Nursing associations are voicing their support for House legislation reintroduced this week that would remove practice barriers for advanced practice registered nurses.
The Improving Care and Access to Nurses Act, or ICAN Act, was reintroduced April 20 after failing to pass in the last congressional session in late 2022. The legislation would permit nurse practitioners, physician assistants and other APRNs to provide certain services under Medicare and Medicaid.
American Nurses Association President Jennifer Mensik Kennedy, PhD, RN, commended the legislation’s reintroduction, saying it would “improve care for millions of Americans by removing significant legislative and administrative barriers that have prevented hundreds of thousands of APRNs across the country from maximizing their ability to meet the needs of their patients,” according to a April 20 statement.
The American Association of Nurse Anesthesiology also voiced its support of the bill, which would remove physician supervision of certified registered nurse anesthetists.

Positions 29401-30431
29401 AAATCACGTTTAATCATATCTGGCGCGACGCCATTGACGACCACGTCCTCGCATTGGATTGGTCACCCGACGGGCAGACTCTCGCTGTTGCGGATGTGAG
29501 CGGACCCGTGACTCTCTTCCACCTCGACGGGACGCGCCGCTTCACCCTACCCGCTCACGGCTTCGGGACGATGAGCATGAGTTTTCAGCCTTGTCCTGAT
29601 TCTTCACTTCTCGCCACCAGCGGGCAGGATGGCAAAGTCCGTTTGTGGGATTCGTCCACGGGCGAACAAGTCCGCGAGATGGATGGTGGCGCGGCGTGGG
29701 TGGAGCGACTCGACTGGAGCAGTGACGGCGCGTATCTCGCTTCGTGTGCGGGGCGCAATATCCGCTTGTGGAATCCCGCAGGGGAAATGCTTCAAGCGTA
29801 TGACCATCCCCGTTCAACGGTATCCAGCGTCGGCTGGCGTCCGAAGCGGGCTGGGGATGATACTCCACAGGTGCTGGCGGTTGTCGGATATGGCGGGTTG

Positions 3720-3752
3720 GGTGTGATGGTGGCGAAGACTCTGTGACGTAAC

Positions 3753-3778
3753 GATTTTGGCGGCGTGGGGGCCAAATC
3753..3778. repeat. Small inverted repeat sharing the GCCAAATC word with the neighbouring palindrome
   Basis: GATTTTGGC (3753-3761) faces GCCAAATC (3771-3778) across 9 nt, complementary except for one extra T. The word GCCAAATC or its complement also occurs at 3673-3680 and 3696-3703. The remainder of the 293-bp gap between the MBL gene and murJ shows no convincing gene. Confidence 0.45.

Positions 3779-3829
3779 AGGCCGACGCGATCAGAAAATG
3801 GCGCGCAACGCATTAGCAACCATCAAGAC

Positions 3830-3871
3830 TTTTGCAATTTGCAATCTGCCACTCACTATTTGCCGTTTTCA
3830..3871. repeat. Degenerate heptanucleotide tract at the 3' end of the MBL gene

“As the only anesthesia providers in most rural hospitals, and the predominant providers in underserved communities, CRNAs play an important role in maintaining critical access in communities across the country,” AANA President Angela Mund, DNP, CRNA, said April 20. “This critical legislation will help ensure that everyone who needs access to the high-quality care provided by advanced practice registered nurses such as CRNAs can have it.”
The American Association of Nurse Practitioners echoed this messaging, noting that more than 40 percent of Medicare beneficiaries receive care from nurse practitioners. NPs are also the fastest growing Medicare provider group, the association said.
“We urge Congress to pass this important legislation,” said AANP President April Kapu, DNP, APRN. “These common-sense updates to the Medicare and Medicaid programs will better reflect the current healthcare workforce and ensure patients continue to receive the high-quality healthcare they need and deserve.”
AANA, ANA and AANP’s position on the legislation contrasts that of nearly 90 physician groups who have opposed the bill, arguing that it could hurt care quality and increase costs.